A few months ago I wrote an article about the benefits of High Intensity Interval Training (HIIT).
A new study provided by Consumer Reports says the changes are vast with this type of training. For every age! Sadly older adults are usually advised to work out at a moderate intensity, but vigorous exercise may give you more benefits in less time.
When someone is first starting an exercise program slower is better, but over time we must increase the endurance. Neal Pire, the national director of wellness services for Castle Connolly Private Health Partners, said “when you work at your peak effort level, you fire up your metabolism, and keep it elevated, burning calories at a higher level for hours after your workout.”
It is impossible to go all-out for long, high-intensity interval training (HIIT). This is the go-to for taking things up a bit. This involves alternating bursts of vigorous effort (80 to 95 percent of your maximal heart rate) with easier “recovery” periods.
How long you can sustain it is subjective and individualized, so people at any fitness level and age can train this way.
It is actually time-efficient and effective. In a study published in the Journal of Sports Science and Medicine, people who did 14 minute workouts that included HIIT saw similar fitness improvements to those who did half-hour sessions at a consistent effort. Plus, research shows that HIIT significantly reduces heart disease risks and blood pressure.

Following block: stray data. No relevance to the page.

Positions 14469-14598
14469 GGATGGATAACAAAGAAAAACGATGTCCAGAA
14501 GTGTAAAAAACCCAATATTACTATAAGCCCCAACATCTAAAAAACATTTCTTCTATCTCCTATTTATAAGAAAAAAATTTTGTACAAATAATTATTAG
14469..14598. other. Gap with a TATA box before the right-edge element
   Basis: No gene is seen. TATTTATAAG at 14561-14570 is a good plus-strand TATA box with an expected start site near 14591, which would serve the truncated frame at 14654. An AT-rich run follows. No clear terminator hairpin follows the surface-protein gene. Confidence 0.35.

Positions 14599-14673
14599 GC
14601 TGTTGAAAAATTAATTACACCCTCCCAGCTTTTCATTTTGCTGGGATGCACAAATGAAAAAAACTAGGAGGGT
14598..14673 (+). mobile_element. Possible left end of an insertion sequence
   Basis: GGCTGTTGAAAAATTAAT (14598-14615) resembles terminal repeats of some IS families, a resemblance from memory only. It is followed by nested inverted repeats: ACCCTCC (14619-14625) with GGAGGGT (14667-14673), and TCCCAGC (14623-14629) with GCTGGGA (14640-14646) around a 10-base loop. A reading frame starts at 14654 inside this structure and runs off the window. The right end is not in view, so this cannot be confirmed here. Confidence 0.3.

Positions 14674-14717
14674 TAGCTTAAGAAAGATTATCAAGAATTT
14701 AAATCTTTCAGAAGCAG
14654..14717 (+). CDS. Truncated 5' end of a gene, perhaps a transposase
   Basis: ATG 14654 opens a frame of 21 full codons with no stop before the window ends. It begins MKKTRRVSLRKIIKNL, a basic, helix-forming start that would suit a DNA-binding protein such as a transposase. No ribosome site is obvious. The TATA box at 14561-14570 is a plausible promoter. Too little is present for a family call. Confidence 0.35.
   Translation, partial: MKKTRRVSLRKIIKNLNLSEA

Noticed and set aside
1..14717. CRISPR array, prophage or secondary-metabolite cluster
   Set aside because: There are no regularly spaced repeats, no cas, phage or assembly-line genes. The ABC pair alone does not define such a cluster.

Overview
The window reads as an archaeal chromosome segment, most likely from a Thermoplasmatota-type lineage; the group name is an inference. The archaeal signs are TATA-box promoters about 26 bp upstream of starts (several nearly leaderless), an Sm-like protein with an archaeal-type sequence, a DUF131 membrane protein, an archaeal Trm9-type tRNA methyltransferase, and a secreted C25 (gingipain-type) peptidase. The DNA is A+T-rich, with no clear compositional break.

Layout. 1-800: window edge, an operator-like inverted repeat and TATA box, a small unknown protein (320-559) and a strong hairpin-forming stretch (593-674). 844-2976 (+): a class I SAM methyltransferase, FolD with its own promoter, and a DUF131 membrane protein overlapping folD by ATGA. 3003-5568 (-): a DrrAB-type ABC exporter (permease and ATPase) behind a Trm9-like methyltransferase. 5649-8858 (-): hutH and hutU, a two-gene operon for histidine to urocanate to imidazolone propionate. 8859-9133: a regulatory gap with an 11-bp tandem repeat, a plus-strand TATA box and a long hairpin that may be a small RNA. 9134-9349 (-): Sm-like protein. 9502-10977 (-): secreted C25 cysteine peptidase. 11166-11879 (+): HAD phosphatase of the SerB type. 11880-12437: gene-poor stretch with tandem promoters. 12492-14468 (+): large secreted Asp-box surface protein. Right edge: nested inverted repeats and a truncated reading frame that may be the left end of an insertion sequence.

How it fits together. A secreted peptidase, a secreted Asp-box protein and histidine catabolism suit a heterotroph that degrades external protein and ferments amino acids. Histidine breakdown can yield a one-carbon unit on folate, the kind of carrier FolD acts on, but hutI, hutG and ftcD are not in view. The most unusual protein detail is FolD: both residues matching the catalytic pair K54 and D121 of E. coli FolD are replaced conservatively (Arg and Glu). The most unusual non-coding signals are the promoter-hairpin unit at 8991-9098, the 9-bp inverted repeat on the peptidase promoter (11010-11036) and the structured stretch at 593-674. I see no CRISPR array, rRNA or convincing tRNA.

It may also protect against type 2 diabetes. An analysis of 50 studies published in Obesity Reviews found that in people at high risk of type 2 diabetes, fasting blood glucose levels are significantly lower following at least two weeks of HIIT than after no exercise.
A study published in the journal Cell Metabolism found that HIIT helps the function of mitochondria and ribosomes-cell powerhouses that break down with age. AFter 12 weeks of HIIT, mitochondrial capacity in muscle cells increased 69 percent in 65 to 80 year olds. (compared with 49 percent in those 18 to 30).
“Improvements are also likely happening in tissues of the organs, such as the brain, as well,” says Sreekumaran Nair, M.D., Ph.D., a family physician at Mayo Clinic in Rochester, Minnesota.
As with any exercise program, get an okay from your doctor or alternative practitioner. If you haven’t been exercising please start slow and work up to a higher intensity routine. “Begin by replacing just one of your usual cardio sessions per week and follow a 1:3 hard-to-easy ratio,” says Cedric Bryant, Ph.D. the chief science officer for the American Council on Exercise.
If you can sprint or walk faster for 30 seconds, the take 90-seconds to recover in between. “As you progress, add another weekly HIIT workout and decrease your easy periods, but always give yourself 48 to 72 hours between these sessions,” Bryant says.
The American College of Sports Medicine recommends at least 30 minutes of moderate-intensity cardio exercise five days a week or 20 minutes of vigorous activity three times a week. If you progress to three HIIT sessions, you’ve shaved two workouts off your weekly routine.